The engineer and inventor in electrical and computer engineering is recognized for her groundbreaking research and efforts to support women in STEM
Professor and Dean of Graduate Education Karen Panetta of the Tufts University School of Engineering was recently elected to the National Academy of Engineering for her trailblazing efforts in supporting women in STEM and her outstanding research contributions in the field of electrical and computer engineering. Election to the academy is one of the foremost professional distinctions in engineering.
Panetta first joined Tufts in 1994 after a professional career as a computer architect. She became the first female professor to receive tenure in the Department of Electrical and Computer Engineering. She is now dean of graduate education for the School of Engineering and a professor of electrical and computer engineering with secondary appointments in computer science and mechanical engineering.
Panetta is known as a tireless advocate for women in STEM, from young girls to college-aged women and professionals. She has been involved with the Institute of Electrical and Electronics Engineers (IEEE) Women in Engineering for over a decade, serving as the worldwide director of the organization from 2007-2009. She is the founder and editor-in-chief of the award-winning IEEE Women in Engineering Magazine. On the Tufts campus, she fosters community among women engineers as the advisor to the Tufts student chapters of IEEE and the Society of Women Engineers.
In 2002, Panetta founded Nerd Girls, a program committed to empowering female engineering students and challenging myths and stereotypes about women in engineering professions. Nerd Girls aims to counterbalance negative portrayals of women in STEM with positive messaging, opportunities, and support for young women in STEM fields. She is also the co-author of Count Girls In, a book encouraging parents to nurture STEM skills in their young daughters.
Through projects such as developing an image recognition database that helps reveal bias in artificial intelligence and machine learning applications, Panetta turns her engineering and leadership skills to the betterment of humanity. She focuses on developing efficient algorithms for simulation, modeling, and signal and imaging processing for security and biomedical applications. Her research includes developing software that uses artificial intelligence to improve medical diagnostics and to enhance robotic vision, with applications like underwater search and rescue and animal conservation. She has advised world leaders and led humanitarian projects around the globe to change lives, help communities thrive, and protect the environment.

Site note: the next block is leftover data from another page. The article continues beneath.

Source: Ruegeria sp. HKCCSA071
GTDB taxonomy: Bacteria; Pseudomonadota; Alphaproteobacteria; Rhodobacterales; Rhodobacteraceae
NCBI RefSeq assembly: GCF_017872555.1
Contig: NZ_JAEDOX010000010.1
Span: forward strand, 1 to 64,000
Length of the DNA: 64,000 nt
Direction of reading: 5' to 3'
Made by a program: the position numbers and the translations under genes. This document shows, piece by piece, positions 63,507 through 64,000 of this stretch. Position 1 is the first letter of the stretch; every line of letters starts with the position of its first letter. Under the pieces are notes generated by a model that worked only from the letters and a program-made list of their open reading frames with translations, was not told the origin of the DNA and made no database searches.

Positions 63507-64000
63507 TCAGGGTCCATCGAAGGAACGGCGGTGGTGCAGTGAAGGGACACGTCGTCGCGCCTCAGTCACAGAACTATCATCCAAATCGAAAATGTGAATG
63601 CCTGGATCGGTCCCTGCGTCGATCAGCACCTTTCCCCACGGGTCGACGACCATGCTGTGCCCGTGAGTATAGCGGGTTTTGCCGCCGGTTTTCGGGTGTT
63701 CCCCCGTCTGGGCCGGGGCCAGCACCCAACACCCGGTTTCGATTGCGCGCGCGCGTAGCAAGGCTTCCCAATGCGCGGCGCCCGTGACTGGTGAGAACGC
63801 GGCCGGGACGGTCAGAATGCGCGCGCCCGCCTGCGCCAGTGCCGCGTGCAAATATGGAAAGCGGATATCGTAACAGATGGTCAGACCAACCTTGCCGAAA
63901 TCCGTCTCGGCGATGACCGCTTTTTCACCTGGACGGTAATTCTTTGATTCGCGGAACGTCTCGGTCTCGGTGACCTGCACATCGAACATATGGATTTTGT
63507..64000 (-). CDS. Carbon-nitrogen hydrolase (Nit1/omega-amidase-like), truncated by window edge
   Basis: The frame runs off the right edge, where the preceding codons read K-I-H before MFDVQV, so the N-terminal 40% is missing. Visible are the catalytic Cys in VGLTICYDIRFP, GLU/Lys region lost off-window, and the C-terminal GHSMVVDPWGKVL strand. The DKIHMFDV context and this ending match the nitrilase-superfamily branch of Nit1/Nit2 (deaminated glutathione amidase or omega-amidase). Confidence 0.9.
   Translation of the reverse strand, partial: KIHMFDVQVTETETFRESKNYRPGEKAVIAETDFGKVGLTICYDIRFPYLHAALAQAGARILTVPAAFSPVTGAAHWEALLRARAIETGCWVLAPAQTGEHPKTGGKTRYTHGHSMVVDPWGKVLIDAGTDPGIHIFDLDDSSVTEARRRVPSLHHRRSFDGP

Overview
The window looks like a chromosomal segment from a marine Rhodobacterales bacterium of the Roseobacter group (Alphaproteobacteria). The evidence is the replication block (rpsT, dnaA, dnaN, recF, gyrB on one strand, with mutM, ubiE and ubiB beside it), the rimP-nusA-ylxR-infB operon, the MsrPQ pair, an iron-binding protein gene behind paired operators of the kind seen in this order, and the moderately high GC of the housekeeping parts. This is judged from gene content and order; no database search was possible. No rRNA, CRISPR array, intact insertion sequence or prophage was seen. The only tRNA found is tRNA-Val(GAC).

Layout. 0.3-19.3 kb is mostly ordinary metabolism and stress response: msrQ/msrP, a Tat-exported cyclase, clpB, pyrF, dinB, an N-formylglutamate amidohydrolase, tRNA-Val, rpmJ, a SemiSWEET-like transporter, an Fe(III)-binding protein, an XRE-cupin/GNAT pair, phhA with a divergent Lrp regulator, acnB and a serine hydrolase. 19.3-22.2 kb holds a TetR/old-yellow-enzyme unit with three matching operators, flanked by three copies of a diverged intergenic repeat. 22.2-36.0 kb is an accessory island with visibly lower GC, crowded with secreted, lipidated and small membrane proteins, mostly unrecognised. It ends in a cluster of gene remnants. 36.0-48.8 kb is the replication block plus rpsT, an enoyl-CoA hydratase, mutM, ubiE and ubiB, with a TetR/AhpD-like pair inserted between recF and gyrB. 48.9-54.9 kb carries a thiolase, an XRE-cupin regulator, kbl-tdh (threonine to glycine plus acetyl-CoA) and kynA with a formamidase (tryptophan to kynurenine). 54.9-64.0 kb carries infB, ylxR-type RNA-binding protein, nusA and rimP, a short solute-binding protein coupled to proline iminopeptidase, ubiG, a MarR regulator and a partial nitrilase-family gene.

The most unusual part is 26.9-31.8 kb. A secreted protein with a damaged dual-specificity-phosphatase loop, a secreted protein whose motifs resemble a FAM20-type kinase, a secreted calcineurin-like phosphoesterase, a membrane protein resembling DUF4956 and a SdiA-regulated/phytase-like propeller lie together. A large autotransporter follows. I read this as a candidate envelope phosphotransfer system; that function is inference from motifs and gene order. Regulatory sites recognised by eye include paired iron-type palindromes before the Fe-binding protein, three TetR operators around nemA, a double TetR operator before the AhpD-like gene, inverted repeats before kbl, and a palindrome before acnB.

Panetta has earned numerous awards and honors in recognition of her innovative work. She has received the National Science Foundation (NSF) CAREER Award, the 2013 IEEE Award for Distinguished Ethical Practices, and grants from funding agencies like NASA and the NSF. She is a fellow of the IEEE, the Asia-Pacific Artificial Intelligence Association, and the National Academy of Inventors. In 2011, President Barack Obama awarded Panetta a Presidential Award for Science and Engineering Education and Mentoring.
Panetta says she remains committed to pioneering technological approaches to solve society’s greatest challenges and to advocating for women in STEM fields. “I am deeply honored by this recognition from the National Academy of Engineering, and I look forward to continuing the critical work of ensuring that the engineering profession is a pathway for individuals to use their unique talents and imagination to benefit humanity,” she says.